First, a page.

Auto insurance

‘Detroit Rising’ podcast: Duggan talks regional transit, car insurance ‘scams’ spreading, his wait-and-see approach to governor’s race

Six days before Duggan won a landslide re-election over state Sen. Coleman Young II, the Michigan House of Representatives handed the mayor a big defeat in voting down his no-fault auto insurance reforms.

He and Republican House Speaker Tom Leonard had sought a major change in the law that would have allowed drivers to opt out of mandatory lifetime medical coverage for the personal injury protection (PIP) portion of auto insurance — the most expensive part of insurance premiums in Michigan.

Duggan thinks it’s just a matter of time before lawmakers adopt his proposal as the number of PIP-related lawsuits continues to escalate and more drivers turn to seven-day insurance plans to legally evade mandatory continuous auto insurance coverage.

“We’re climbing Mount Everest and we’re getting higher and higher,” Duggan said. “Two years ago, we were 15 votes away. This time we were three votes away. We’ll get over the top.”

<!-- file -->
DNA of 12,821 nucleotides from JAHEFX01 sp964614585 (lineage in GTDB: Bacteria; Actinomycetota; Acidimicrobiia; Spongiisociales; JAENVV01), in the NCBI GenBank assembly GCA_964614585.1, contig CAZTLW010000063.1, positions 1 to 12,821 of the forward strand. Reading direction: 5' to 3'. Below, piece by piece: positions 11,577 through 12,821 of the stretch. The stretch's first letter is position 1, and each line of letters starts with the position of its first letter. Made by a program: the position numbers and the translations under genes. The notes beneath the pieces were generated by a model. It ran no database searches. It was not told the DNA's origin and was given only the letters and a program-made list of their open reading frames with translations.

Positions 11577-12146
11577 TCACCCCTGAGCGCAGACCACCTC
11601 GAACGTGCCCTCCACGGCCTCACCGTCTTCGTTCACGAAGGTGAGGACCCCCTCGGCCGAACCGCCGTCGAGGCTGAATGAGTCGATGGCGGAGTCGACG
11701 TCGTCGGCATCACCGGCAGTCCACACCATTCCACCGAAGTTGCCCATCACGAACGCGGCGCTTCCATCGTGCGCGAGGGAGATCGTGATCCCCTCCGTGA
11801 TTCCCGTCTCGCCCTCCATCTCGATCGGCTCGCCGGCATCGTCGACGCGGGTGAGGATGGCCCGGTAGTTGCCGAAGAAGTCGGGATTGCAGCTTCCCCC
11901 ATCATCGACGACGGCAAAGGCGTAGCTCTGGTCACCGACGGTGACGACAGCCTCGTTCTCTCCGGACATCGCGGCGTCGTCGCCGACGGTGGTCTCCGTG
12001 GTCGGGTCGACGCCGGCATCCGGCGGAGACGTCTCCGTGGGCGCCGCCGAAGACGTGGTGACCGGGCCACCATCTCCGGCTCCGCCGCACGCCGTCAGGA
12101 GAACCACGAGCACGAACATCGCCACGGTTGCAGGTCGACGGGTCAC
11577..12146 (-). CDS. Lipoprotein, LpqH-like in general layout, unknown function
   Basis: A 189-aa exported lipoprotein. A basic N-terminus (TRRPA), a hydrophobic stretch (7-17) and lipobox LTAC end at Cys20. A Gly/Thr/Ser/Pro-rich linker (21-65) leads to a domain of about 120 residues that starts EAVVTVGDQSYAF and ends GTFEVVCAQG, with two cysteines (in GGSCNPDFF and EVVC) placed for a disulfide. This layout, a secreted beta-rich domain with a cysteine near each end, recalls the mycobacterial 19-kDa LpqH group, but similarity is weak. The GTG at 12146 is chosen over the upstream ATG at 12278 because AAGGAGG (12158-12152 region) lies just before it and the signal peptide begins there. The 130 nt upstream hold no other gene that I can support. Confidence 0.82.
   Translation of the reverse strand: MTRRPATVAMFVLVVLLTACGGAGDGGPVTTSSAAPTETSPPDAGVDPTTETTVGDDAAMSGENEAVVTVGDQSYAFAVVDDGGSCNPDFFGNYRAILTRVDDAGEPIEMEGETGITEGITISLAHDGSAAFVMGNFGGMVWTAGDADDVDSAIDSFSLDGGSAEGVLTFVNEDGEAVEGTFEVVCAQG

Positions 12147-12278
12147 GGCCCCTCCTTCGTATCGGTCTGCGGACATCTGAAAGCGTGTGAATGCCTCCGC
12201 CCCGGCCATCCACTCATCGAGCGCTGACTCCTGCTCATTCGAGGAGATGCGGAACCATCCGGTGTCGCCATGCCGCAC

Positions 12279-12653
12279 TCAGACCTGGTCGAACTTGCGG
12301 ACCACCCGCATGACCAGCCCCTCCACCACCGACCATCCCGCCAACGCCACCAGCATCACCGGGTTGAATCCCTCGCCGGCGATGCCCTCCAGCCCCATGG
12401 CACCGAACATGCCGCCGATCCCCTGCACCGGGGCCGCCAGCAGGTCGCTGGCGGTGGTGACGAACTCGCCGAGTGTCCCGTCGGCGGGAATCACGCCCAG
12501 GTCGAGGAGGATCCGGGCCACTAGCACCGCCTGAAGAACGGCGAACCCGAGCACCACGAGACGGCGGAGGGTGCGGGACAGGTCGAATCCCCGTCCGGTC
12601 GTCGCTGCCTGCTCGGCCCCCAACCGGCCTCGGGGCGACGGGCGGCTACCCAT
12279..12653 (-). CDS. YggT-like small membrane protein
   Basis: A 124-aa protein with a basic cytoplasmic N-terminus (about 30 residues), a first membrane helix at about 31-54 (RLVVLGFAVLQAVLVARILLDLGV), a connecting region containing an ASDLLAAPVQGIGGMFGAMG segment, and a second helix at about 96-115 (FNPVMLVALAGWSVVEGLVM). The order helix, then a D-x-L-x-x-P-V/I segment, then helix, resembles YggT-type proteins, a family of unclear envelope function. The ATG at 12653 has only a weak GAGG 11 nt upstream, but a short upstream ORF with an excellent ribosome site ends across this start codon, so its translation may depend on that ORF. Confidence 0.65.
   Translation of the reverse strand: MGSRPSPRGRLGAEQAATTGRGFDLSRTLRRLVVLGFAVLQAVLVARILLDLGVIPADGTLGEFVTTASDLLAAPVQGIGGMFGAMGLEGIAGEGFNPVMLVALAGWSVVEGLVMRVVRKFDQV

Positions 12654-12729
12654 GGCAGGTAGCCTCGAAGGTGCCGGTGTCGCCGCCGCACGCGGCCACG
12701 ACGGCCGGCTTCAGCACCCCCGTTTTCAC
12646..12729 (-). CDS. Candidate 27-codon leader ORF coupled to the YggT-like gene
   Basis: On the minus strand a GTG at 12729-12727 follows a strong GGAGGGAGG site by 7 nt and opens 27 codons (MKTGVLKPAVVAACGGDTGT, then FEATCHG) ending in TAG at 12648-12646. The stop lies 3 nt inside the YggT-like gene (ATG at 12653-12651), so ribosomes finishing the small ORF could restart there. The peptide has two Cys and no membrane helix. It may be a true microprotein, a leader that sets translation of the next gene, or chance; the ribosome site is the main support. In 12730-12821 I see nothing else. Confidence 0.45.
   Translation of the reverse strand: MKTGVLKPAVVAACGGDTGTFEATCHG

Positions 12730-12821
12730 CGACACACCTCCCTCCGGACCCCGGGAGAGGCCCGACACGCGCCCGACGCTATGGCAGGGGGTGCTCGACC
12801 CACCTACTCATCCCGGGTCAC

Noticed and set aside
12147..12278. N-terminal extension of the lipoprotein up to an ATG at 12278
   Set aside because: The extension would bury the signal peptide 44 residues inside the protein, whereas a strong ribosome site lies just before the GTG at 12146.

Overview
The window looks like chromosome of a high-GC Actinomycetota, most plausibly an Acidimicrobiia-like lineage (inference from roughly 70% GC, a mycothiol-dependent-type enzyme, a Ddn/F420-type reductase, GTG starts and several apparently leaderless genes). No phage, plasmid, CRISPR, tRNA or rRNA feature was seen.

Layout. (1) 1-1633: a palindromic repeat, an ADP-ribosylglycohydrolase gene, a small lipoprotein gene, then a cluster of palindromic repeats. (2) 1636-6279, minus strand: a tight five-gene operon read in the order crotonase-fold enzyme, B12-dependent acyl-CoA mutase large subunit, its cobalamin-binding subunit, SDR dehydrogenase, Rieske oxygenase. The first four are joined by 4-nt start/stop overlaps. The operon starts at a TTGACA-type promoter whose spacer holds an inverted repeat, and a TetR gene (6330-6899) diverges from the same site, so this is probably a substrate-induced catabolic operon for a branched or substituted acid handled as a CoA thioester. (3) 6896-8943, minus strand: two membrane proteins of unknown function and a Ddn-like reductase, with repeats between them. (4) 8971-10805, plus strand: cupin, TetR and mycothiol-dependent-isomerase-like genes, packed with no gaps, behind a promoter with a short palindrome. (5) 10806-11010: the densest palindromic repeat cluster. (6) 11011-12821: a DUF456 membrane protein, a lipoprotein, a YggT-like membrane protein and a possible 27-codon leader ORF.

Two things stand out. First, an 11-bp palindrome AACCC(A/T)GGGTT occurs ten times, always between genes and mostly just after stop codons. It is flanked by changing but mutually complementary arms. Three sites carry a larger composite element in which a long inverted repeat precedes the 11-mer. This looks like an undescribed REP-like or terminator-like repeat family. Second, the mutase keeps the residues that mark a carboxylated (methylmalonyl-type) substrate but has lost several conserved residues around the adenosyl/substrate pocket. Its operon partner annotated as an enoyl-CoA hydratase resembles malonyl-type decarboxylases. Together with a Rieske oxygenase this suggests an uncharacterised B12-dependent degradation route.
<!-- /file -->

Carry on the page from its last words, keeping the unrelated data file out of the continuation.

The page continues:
Duggan bristles at any suggestion that he and Leonard and House Insurance Committee Chairwoman Lena Theis tried to go too far in their reform proposal.

“PIP choice is where the savings is,” Duggan said. “It was the crux of the deal.”

Duggan continues to deploy a strategy aimed at convincing suburban lawmakers that Detroit’s highest-in-the-nation auto insurance premiums is their problem, too.

“I tell ya, the other day, I was driving on Gratiot at 11 Mile in Roseville and there was a sign on the window in LA Insurance — ‘Seven-Day policy sold here,'” Duggan said. “It is the first time I have ever seen LA Insurance selling their seven-day policy outside (of) the city of Detroit.”

LA Insurance, which has been battling state regulators over its seven-day policies, has address listings of eleven stores in Macomb County, nine in suburban Wayne County and five in Oakland County. The company’s CEO has said they have some 30 storefronts in Detroit alone.

“Now, the same scams that have been run on Detroiters for years, that suburban legislators smugly said is a Detroit problem, are spreading,” Duggan said. “… I think it’s ineviditable that we’re going to get this done.”

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